MAKOplasty partial knee resurfacing is a minimally-invasive procedure for those suffering with painful early to mid-stage osteoarthritis (OA) of the knee. By selectively targeting the part of your knee damaged by OA, your surgeon can resurface your knee while sparing the healthy bone and ligaments surrounding it. In many cases, patients are permitted to walk soon after surgery, drive a car within two weeks and return to normal daily activities shortly thereafter.
Although the best treatment for each patient must be determined individually, typical MAKOplasty patients share the following characteristics:
- Knee pain with activity, usually on the inner knee, under the kneecap or the outer knee
- Start-up knee pain or stiffness when activities are initiated from a sitting position
- Failure to respond to non-surgical treatments or non-steroidal anti-inflammatory medication
Unlike other more invasive procedures, MAKOplasty can often be performed through a four to six inch incision over your knee with small incisions in both your femur (thigh bone) and tibia (shin). Additionally, the preservation of your own natural bone and tissue along with more ideal patient specific implant positioning may also result in a more natural feeling knee. And since healthy bone is preserved, patients who undergo MAKOplasty partial knee procedures may still be a candidate for a total knee replacement procedure later in life if necessary.
During the procedure, the diseased portion of the knee is resurfaced, sparing the patient’s healthy bone and surrounding tissue. An implant is then secured in the joint to allow the knee to move smoothly again.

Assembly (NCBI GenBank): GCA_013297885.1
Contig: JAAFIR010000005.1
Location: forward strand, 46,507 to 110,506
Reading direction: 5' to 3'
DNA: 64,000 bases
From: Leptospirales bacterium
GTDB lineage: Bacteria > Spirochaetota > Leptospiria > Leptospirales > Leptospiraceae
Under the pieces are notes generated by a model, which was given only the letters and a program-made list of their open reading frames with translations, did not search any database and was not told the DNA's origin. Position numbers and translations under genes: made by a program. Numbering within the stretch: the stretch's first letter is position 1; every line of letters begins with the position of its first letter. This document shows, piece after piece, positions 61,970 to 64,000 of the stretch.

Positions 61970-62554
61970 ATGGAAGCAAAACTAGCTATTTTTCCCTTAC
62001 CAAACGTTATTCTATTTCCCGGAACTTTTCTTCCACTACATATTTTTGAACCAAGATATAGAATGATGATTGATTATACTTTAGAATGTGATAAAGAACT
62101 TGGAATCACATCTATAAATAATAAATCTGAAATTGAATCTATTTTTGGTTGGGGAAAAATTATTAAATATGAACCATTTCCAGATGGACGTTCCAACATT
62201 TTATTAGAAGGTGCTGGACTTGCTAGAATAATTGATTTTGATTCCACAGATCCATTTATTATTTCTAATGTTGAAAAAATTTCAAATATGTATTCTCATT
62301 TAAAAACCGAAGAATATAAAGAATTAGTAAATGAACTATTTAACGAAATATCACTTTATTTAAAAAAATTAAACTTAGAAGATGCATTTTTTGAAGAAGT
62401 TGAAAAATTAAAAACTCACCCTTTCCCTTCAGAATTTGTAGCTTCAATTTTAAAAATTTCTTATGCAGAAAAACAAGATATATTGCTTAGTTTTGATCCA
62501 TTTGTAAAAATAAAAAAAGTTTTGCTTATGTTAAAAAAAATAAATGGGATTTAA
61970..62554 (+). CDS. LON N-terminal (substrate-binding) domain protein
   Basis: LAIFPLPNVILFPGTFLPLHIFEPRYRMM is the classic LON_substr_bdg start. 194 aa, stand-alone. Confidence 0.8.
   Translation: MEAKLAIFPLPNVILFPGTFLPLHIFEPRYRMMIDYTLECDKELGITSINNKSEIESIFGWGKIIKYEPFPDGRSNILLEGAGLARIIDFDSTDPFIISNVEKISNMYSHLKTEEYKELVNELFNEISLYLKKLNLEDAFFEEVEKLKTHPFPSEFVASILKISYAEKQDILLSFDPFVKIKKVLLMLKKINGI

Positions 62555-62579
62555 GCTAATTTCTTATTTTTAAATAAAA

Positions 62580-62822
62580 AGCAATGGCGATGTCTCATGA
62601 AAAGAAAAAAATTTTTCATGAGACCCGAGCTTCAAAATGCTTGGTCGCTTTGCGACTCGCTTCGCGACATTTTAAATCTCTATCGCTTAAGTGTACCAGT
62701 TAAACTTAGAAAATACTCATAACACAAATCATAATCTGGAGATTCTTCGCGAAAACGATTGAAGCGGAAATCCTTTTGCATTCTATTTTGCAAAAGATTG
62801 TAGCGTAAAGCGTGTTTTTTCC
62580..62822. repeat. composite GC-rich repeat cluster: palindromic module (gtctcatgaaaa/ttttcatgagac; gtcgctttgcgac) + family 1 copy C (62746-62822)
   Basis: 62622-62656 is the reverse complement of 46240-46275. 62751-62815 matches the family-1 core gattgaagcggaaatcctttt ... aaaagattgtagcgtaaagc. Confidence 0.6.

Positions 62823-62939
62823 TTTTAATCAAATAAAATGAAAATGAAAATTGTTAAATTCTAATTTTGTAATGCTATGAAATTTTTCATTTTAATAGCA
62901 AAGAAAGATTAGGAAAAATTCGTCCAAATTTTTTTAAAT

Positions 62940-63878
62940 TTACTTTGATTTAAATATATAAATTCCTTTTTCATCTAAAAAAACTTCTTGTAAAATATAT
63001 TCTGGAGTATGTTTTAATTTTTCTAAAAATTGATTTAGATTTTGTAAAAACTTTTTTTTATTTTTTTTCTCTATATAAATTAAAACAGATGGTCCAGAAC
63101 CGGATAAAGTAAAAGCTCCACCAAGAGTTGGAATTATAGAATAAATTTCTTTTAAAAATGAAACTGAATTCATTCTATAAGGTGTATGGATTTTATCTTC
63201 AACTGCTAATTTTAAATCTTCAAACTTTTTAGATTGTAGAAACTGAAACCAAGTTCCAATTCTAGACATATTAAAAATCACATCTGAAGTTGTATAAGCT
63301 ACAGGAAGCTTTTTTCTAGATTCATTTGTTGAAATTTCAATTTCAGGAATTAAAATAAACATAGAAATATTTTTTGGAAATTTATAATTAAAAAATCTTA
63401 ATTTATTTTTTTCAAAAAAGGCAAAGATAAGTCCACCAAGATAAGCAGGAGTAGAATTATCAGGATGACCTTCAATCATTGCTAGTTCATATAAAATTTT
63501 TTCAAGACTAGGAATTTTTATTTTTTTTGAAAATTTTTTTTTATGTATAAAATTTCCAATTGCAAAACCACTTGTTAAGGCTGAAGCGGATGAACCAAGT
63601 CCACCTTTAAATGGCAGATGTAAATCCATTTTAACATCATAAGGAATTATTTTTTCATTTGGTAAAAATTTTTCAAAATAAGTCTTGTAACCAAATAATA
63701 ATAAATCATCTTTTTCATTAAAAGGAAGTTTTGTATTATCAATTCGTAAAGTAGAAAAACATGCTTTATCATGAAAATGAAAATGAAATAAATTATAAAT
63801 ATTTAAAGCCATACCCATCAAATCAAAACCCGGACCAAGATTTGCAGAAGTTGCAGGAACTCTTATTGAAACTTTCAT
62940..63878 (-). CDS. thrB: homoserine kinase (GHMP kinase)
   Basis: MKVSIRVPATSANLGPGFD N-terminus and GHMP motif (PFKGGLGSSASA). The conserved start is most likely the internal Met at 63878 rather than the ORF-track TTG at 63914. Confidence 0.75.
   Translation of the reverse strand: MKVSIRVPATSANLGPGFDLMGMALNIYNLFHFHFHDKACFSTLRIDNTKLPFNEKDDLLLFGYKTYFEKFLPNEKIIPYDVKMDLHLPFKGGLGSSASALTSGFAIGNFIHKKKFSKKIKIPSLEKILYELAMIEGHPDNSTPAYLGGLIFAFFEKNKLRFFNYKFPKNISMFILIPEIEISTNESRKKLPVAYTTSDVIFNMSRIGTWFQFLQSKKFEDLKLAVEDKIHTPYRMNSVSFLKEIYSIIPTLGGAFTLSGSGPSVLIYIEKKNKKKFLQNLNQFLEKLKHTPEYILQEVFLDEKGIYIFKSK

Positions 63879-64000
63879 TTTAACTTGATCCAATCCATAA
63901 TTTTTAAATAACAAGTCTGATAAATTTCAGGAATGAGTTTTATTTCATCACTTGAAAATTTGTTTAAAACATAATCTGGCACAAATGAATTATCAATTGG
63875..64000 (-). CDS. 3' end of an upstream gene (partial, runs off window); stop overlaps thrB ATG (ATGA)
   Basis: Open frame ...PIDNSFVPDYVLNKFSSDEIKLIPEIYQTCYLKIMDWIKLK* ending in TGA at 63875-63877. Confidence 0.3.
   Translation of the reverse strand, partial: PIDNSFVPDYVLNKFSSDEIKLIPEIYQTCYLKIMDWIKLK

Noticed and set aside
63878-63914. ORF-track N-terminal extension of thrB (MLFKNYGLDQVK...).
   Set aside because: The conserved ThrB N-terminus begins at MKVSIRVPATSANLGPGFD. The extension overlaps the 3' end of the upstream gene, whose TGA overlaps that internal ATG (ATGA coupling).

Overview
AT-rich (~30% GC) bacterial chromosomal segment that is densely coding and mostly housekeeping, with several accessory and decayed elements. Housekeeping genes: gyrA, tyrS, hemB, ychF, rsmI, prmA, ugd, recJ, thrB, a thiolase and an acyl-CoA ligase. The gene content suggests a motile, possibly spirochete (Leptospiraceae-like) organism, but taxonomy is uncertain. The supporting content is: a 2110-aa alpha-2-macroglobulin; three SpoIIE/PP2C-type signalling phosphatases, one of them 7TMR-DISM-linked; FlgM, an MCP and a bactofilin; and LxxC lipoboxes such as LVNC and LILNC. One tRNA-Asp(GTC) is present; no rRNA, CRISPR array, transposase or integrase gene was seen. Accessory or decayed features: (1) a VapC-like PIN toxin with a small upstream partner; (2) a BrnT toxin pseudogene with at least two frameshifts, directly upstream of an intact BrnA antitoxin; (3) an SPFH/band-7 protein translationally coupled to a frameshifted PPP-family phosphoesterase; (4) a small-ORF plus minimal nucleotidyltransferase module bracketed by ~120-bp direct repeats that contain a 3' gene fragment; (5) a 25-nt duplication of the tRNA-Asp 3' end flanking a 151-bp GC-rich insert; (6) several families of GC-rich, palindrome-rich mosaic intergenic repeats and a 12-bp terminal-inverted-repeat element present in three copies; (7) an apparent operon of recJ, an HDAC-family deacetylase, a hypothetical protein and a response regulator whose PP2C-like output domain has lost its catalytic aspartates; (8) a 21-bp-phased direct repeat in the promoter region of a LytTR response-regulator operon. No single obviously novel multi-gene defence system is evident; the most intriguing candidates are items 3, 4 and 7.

The Benefits of MAKOplasty Partial Knee Resurfacing:
- Precisely resurfaces only the arthritic portion of the knee while preserving healthy tissue and bone
- Implant positioning results in a more natural feeling knee following surgery
- Typically more rapid recovery and shorter hospital stay than traditional total knee replacement surgery
- Improved surgical outcomes – less implant wear and loosening
- Smaller incision – less scarring and reduced blood loss
- Can be performed on an outpatient basis
As a knee arthroplasty procedure, MAKOplasty is typically covered by most Medicare-approved and private health insurers. In some cases it may be performed on an outpatient basis depending on what your surgeon determines is the right course of treatment for you
NCH Fast Track Recovery Program
If you're contemplating either hip or knee replacement surgery, you're probably eager to get back on your feet and moving again. Many orthopedic patients have been severely restricted by their bad knee or hip for months or even years. That's why the NCH Joint Replacement Program offers a "Fast Track" option for recovery so that patients can get home sooner and back on their feet faster.
The NCH Fast Track program isn't for everyone. A prospective Fast Track patient must be physically fit and have a positive mindset. The Fast Track program requires diligence, dedication and self-discipline. Fast Track patients go home a day earlier than regular patients and have all of their physical therapy managed by a home care nurse and physical therapist rather than in a rehabilitation center.